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12-year-old Eastmain hunter opens goose hunt amid calls to follow COVID-19 bush guidelines

This year, officials with the Cree Board of Health and Social Services of James Bay are asking hunters to take special precautions and measures to stay safe while away for Goose Break because of the COVID-19 pandemic.

Cree health board releases COVID-19 bush camp guidelines to keep families safe

Hilton John Weapenicappo, 12, opens the 2020 Conn River goose hunt, wearing his late father Alex Cheezo's white hunting jacket. (Submitted by Sidney Weappenicappo)

For Hilton John Weapenicappo of Eastmain, Que., this year's Goose Break holiday, an annual tradition for Cree in northern Quebec, got off to a really good start. 

Monday, the 12-year-old hunter got the first kill of this year at the Conn River Goose Break camp, which is located along the James Bay coast just north of Eastmain — a 16-hour drive north of Montreal.

"The first time I saw geese coming toward our blind I was very excited to see them flying," said Hilton John, who ended up killing two geese to open the season around 10:30 Monday morning. 

Hunting geese returning from the South in the springtime is an important annual tradition for Quebec Cree and one practiced for thousands of years.

Each year, families head out to bush camps, usually at the beginning of May, for several weeks.

The first time I saw geese coming toward our blind I was very excited.- Hilton John Weapenicappo, 12-year-old Eastmain hunter

His grandfather, Sidney Weapenicappo, was very pleased to see Hilton John get the camp's first kill.

Sidney Weapenicappo, left, says they are trying to follow COVID-19 guidelines put out by the Cree Board of Health and Social Services of James Bay. (Submitted by Sidney Weapenicappo)

"I taught him to respect his hunting," said Weapenicappo in Cree on Monday. 

"He woke up early, and was knocking on our door waking us up. Our elders said 'When you wake up early to go hunting, it is a good omen'," said Weapenicappo. 

"It may be why he was given the bounty." 

COVID-19 bush camp protocols

This year, officials with the Cree Board of Health and Social Services of James Bay (CBHSSJB) are asking hunters to take special precautions and measures to stay safe while away for Goose Break because of the COVID-19 pandemic.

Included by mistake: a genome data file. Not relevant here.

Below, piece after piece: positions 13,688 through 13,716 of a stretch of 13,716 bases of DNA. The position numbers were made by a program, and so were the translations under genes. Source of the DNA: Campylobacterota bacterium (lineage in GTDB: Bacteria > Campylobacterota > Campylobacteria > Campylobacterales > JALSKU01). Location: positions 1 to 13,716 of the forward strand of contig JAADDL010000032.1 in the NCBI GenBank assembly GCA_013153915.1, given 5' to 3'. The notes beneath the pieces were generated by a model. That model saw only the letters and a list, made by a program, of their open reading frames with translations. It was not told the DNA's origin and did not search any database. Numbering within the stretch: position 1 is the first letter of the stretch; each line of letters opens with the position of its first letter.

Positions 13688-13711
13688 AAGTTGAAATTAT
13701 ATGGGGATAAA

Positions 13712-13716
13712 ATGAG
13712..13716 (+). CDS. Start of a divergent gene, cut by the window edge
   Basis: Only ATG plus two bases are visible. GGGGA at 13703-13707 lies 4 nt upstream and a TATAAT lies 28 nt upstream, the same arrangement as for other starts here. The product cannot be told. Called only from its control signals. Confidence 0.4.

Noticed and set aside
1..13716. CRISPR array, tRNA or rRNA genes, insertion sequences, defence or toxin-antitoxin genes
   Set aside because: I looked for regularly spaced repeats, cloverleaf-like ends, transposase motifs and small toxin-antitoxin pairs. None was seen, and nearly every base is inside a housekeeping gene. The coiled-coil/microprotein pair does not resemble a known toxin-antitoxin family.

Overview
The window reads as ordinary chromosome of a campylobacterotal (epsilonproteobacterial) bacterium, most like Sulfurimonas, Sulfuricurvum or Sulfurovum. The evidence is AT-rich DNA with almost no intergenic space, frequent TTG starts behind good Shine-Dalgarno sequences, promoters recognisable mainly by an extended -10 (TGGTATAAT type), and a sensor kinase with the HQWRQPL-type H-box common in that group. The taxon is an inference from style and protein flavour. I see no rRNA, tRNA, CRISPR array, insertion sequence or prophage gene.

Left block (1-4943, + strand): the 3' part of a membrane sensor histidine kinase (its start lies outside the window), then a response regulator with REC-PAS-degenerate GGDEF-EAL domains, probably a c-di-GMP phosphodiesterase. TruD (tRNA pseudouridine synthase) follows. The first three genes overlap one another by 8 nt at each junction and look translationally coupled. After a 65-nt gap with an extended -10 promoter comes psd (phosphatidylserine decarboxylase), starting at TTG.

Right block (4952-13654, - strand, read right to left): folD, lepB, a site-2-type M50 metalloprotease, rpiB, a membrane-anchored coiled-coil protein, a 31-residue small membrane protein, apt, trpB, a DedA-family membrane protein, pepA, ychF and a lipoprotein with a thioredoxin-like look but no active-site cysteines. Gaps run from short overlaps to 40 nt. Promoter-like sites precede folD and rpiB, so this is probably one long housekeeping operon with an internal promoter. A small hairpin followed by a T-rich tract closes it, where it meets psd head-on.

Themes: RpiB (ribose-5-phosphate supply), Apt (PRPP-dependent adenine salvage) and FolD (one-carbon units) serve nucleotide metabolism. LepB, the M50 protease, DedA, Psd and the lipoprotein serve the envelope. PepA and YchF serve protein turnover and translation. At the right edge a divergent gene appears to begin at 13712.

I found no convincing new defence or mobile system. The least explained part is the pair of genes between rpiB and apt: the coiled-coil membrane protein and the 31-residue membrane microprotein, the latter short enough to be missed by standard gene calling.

The CBHSSJB has put together some bush camp guidelines with advice and protocols to help keep people safe while getting to and from camp and while at camp.

"We've been working very closely with the Cree Trappers Association," said Bella M. Petawabano, chairperson with the Cree health board. 

"[Camp is] a good place where people can go to re-energize themselves ... be active in the bush and continue to be able to hunt. But of course there are potential risks." 

Lorraine Weapenicappo, left, Hilton John's grandmother, helps to pluck the geese he killed. (Submitted by Sidney Weapenicappo)

Some of the measures Cree health is recommending include shopping for supplies as much as possible in your community, wearing a mask while travelling to camp by bush plane and keeping six feet of physical distance from people you don't share a household with. 

The guidelines also have tips for regularly disinfecting the camp and outhouse and making sure boiled water is available for people to be able to wash hands regularly, as well as other suggestions and measures.

Being the hunter who gets the first kill of the season, like Hilton John did Monday, is an honour and one that is usually celebrated at the camp by sharing the meat. 

Also, when a young hunter gets his or her first kill, it is an event celebrated by the whole community with a big feast. 

But this year, Cree health is also recommending people not host any feasts while away for Goose Break because of COVID-19. 

Conn River Goose Break camp near Eastmain, Que. Cree health is recommending people avoid gathering for first kill feasts and other ceremonies during this year's Goose Break because of COVID-19. (Submitted by Sidney Weapenicappo)

"People are being told what they need to do, not to have big gatherings but rather they can still share the food by distribution from one cabin to another," said Petawabano.

Petawabano is also recommending if people plan a walking out ceremony, they do so with only the immediate family.

Walking out ceremonies are meant to represent a child's first encounter with nature. It is a ceremony that is often held in the spring and can include several extended families gathering together, something CBHSSJB says needs to be avoided this year to keep Cree communities safe. 

Petawabano is also asking for people to really think twice about going visiting by snowmobile to other families' camps. 

We work to be more hygienic.- Sidney Weapenicappo, Eastmain hunter

Sidney Weappenicappo said they are doing their best to follow the guidelines laid out by the Cree health board. 

"We have two cabins that our families live in, and we can't be totally socially distancing, but we work to be more hygienic," said Weappenicappo.

He also said that Hilton John's grandparents on his father's side came to get some of the goose meat from his first kill of the season, as is Cree tradition.

It was a particularly special kill because it happened soon after the fifth anniversary of Hilton John's father's death in a snowmobile race accident. 

Alex Cheezo was killed during a cross-country race in Eastmain on March 28, 2015.

Hilton John now hunts in his late father's white jacket, something that makes his mom happy. 

"I'm so proud of my son, the jacket he wore for hunting, and harvesting his first geese this Spring was his late father's snow camouflage jacket," said Beth June Weapenicappo.

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